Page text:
7- Public sector enterprises: Privatization of public sector enterprises may not be a consensus item. However, there should at least be a consensus to duly reform the PSEs, and an agreement on quarterly reporting of operational and financial performance of all the public sector enterprises in the control of both federal and provincial governments.

8- Regionalism: The CPEC is critical for Pakistan’s growth and development. All parties should arrive at a mini-charter of CPEC in terms of what it entails, and how shall it be implemented, and in terms of the kind of information incumbent governments ought to make public to avoid conspiracies and blockades in the way of the CPEC. Liberalizing trade with India, Afghanistan and Iran should also be a part of the regional agenda.

9- Economic diplomacy: Parties develop a consensus framework to increase Pakistan’s voice and presence (even at the level of middle management staff) across various regional and multi lateral economic forums and bodies including the IMF, World Bank, BRICS Bank, ADB, and AIIB. Pakistan’s commercial consulates abroad ought to be strengthened for the promotion of trade and investment and their performance duly monitored by a multi-party oversight committee.

10- Accrual based accounting: Public finance systems at all levels of government shall transformed from cash based accounts to accrual based accounts within an agreed upon reasonable time frame.

11- Education and health emergency: Both these subjects have been devolved to the provinces. However, given their contribution to overall economic development, both federal and provincial governments should proclaim education and health emergency with parties giving commitment to achieve impact-oriented indicators in both these areas.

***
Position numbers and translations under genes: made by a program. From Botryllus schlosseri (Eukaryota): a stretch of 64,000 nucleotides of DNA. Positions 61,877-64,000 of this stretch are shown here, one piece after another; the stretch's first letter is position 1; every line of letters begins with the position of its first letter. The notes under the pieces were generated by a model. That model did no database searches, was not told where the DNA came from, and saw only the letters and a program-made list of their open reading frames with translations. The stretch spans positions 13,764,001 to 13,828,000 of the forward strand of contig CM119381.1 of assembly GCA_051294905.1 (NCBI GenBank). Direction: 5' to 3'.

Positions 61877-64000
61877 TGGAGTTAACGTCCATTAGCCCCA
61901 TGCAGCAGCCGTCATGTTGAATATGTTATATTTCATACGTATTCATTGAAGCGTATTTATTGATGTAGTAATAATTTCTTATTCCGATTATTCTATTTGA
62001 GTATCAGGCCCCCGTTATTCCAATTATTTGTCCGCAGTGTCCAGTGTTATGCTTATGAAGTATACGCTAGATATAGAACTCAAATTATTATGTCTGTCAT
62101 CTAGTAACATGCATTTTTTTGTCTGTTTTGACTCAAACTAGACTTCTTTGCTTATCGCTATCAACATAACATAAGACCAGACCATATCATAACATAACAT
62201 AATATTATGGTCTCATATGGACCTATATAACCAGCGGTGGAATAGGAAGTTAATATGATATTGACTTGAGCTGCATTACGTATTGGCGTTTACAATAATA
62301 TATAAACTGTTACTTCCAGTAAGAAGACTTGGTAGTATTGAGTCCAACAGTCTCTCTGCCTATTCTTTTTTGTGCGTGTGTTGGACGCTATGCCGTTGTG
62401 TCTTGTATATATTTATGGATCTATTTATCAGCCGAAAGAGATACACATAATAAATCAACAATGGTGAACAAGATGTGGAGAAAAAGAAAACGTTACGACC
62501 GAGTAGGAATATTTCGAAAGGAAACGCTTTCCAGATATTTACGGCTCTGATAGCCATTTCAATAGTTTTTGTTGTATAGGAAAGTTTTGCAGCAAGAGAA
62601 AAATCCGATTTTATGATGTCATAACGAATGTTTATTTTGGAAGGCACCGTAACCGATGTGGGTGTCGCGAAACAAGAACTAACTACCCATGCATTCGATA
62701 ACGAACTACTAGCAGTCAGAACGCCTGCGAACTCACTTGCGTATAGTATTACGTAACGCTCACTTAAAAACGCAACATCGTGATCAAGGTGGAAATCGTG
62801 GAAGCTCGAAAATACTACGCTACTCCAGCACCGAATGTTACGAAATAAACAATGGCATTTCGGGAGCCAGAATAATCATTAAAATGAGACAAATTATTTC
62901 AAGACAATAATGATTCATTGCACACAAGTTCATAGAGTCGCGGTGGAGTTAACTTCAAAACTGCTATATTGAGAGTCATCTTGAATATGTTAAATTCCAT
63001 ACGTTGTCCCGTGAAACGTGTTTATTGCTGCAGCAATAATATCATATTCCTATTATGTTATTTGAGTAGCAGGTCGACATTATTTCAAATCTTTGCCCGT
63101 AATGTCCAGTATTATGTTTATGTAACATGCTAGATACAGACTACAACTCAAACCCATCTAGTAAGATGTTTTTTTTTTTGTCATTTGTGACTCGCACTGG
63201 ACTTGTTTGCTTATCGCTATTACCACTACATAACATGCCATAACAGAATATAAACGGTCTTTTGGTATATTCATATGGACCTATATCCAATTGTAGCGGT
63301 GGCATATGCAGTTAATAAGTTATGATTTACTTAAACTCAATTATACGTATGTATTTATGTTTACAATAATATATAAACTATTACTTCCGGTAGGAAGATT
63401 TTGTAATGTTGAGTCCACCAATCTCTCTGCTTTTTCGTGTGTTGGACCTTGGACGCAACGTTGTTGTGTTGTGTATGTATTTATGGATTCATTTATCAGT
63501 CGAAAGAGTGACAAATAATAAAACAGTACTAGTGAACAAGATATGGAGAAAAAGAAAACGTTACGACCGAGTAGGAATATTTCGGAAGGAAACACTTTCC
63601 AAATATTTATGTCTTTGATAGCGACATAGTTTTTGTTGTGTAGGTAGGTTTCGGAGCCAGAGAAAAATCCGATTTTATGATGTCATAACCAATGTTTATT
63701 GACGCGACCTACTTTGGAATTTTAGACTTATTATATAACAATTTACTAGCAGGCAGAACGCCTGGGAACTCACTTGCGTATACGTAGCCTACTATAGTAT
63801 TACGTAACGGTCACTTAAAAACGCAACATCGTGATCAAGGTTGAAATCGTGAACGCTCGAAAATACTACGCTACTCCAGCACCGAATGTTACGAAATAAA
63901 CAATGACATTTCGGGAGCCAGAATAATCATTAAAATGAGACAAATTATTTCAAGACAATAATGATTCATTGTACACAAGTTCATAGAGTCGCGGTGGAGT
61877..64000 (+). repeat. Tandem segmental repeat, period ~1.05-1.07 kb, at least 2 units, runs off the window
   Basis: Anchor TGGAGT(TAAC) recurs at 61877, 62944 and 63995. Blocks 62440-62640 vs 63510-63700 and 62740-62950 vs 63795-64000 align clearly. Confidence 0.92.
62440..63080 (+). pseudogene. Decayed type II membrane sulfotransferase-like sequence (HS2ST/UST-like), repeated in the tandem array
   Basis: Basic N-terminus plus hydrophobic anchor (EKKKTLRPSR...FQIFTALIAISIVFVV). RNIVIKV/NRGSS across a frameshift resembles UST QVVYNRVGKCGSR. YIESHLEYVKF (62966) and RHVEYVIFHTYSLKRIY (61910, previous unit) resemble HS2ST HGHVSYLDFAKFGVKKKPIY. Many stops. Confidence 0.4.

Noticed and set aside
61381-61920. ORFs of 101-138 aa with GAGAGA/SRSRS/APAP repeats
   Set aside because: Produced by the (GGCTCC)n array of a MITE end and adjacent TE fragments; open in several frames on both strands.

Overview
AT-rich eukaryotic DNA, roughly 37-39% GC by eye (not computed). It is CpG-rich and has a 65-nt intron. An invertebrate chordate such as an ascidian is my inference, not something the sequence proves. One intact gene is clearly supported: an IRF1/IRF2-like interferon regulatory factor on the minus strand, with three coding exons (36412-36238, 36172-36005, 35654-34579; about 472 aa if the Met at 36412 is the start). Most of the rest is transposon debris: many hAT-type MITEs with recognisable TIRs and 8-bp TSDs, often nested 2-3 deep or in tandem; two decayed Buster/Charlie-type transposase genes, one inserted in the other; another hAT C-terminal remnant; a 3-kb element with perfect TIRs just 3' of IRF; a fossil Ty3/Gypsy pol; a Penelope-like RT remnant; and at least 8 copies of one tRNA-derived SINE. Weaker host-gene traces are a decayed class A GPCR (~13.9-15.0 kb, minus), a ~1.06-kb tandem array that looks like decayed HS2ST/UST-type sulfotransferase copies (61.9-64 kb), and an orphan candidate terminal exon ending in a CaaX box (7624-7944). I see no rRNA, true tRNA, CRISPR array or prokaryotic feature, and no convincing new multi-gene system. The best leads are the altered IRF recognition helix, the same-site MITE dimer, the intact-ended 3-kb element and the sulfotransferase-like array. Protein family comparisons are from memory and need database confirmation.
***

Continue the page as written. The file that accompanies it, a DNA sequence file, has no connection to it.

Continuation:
12- Documentation: Documentation at all levels of economy across all sectors, including real estate, must be brought about with agreed upon targets spaced over a reasonable time frame. In that vein, census and other key socio-economic surveys and estimations should be separated from politics.

13- Decentralisation/Coordination: In the spirit of the Charter of Democracy, parties must agree on real economic decentralization and pave way for smooth transfer of funds from centre to provinces, and from provinces to local governments. A framework for continuation of NFC and PFC awards ought to be agreed upon, whereas the Council of Common Interests and the Ministry of Interprovincial Coordination ought to be strengthened for improved interprovincial coordination on pressing affairs.

14- Accountability: All parties should agree on annual reporting of progress made under the Charter of Economy by the parties/coalitions that form federal and provincial governments after the signing of the said charter. This is to help ensure that the charter does not succumb to the fate of Charter of Democracy of which many items still remain an unfinished agenda.

It is hoped that these fourteen points will serve as an adequate basis of discussions and negotiations towards the successful agreement over Charter of Economy. However, while it is the job of ruling party to invite parties for negotiations over the charter, there is nothing that prevents businesses and other civil society representatives as well as political parties in opposition to raise din over the much-delayed charter and get the government rolling in that direction.

Copyright Business Recorder, 2017